Today, my daughter and I wrote a story.
So did my son and I.
Let’s start with what prompted this:
Last night, my daughter said something that hurt a bit. She said that she needs more attention and that I am always saying “one second” or “in a minute”.
I sat there on the floor of her room and hung my head. GUILTY AS CHARGED, I thought to myself. Caught red-handed with my cell phone in my hand scrolling my Facebook newsfeed as she was basically telling me that I am always distracted and don’t make enough time for her.
My husband and I took the time to delve deeper into her feelings based on the statement she made. We also took the time to explain to her that while we love her more than ANYTHING in this world, she is not the only person or thing in this world that is important.
Ouch. I even hate saying that out loud again here now.
But, she has siblings that matter, and we have work that matters, and if she wants to continue living the blessed life she is living, well, then she must understand that all of this takes time, effort, and money to curate and maintain a life such as hers.
She nodded in agreement and avowed that she was processing what we were saying, but as it turns out, I think I did more processing in those first few moments after her declaration and thanks to my anxious, over-analyzing personality, I have been processing it ever since.
Let me note this — when she first uttered this, she had just gotten in a little bit of non-serious trouble for not listening and misbehaving during book time. So, yes, I do understand that her remark came after that and likely it was an attempt to divert attention away from her misconduct and to point her finger at ours (or mostly, mine).
That being said, she was right. SHE IS RIGHT. Although I am home with my children every day, for a few hours a day, I am not truly present. My head is on my freelance work, my next article idea, what my book cover will look like, and wondering why my latest Facebook post did or didn’t seem to resonate with my audience.
What I should be focusing on is the work inside of the walls of my home, my next idea on how to better connect with my children, what books I should be reading to them, and wondering which parenting methods are or are not working with my most important audience — my three impressionable children.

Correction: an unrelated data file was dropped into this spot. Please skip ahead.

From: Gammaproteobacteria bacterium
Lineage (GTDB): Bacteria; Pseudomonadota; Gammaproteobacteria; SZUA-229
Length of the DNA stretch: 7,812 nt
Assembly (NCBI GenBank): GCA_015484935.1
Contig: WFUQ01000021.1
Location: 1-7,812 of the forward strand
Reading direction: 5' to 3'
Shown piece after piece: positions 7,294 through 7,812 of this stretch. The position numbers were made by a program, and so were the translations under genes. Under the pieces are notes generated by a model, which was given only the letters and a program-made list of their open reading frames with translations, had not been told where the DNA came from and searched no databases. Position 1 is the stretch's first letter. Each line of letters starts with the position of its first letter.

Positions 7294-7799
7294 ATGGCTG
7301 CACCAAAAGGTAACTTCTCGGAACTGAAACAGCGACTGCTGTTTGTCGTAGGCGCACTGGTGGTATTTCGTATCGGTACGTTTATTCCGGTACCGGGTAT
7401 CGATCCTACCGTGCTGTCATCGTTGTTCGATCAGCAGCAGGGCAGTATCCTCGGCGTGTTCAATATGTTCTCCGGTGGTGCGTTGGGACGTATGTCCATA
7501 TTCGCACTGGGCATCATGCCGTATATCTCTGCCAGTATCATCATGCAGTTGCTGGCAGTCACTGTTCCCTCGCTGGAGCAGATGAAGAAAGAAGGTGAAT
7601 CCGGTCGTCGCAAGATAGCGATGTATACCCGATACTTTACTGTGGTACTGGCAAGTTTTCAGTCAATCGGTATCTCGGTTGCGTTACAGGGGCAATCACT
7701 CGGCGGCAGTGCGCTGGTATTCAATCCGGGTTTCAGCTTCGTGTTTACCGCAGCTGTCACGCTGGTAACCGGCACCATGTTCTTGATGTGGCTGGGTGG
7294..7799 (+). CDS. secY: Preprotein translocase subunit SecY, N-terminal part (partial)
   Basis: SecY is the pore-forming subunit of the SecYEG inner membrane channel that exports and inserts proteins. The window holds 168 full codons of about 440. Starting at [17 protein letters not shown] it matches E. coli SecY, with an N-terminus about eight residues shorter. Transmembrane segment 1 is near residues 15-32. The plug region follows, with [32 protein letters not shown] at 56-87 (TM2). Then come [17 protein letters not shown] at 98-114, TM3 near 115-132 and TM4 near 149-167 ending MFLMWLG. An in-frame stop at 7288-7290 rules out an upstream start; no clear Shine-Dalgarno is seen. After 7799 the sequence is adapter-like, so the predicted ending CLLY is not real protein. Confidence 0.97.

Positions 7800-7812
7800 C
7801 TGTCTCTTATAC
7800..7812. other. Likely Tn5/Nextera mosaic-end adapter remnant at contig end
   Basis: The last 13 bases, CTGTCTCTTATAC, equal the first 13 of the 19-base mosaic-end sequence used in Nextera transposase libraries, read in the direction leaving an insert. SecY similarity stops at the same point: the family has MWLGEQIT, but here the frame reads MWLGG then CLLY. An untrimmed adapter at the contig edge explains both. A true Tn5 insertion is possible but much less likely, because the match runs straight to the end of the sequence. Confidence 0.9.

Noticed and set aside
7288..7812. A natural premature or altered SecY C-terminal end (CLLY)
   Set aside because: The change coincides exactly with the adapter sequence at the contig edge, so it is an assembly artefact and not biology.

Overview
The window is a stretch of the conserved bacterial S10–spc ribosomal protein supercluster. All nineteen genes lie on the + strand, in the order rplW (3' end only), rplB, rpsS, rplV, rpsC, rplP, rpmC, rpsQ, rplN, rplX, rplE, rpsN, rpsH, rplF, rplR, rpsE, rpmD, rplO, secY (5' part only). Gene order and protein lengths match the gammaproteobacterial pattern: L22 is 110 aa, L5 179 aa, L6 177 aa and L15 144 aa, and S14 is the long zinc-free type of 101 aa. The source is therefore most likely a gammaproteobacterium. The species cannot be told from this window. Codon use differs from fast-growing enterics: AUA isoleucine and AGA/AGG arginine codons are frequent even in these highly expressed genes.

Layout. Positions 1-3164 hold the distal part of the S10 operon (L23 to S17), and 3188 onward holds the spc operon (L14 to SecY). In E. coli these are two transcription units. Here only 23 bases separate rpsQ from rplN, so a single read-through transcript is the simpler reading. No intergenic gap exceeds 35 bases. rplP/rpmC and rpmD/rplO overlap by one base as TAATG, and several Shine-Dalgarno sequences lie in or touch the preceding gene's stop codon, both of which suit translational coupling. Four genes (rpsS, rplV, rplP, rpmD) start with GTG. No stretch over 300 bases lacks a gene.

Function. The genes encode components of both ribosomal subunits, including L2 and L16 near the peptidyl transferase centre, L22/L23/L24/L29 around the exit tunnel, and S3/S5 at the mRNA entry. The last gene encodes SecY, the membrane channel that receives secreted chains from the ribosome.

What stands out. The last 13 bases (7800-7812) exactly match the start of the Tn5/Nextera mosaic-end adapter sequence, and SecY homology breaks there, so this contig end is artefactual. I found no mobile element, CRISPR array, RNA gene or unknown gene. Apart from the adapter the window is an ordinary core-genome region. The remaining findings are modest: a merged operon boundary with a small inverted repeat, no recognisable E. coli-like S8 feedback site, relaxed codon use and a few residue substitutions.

But, as I said, they are not the only thing that matters. While they are undoubtedly the most important, they are not the only. My happiness matters, my passion matters, and my internal sense of sanity and balance matters, too.
So, what changed after my daughter told my husband and I that I do not give her enough attention. I made a change.
Later that day, I shared with my daughter an idea I had to make sure she and her siblings get enough one-on-one each day. I told her that for 30 minutes a day, each of them would receive Mommy’s phoneless and undivided attention doing something of their choosing while their other siblings are occupied with other activities.
On this day, my daughter and I decided to write a story together. Not only was this fun for the both of us, it is/was also an age-appropriate way to build up her writing and story-telling skills. We would each take turns drafting a sentence which resulted in a story that both she and I are very proud of titled “Bob, Sally, and the Butterfly”.
Truth be told, I know my lack of full attention has been an issue in my house, but I just haven’t figured out the best way to handle #allthethings. Now I have a plan in place, and I am implementing it. The kids are happy, and so am I.
While most of our half an hour one-on-one’s will not involve making a story together and will more than likely involve pool time, card games, coloring, tea parties, and Darth Vader light-saber battles, I am now fully aware that the most important story I write with my children is the one we are living out every day, the one they will forever be able to recall in their memories, and the one that is shaping them into the adult they will one day be.
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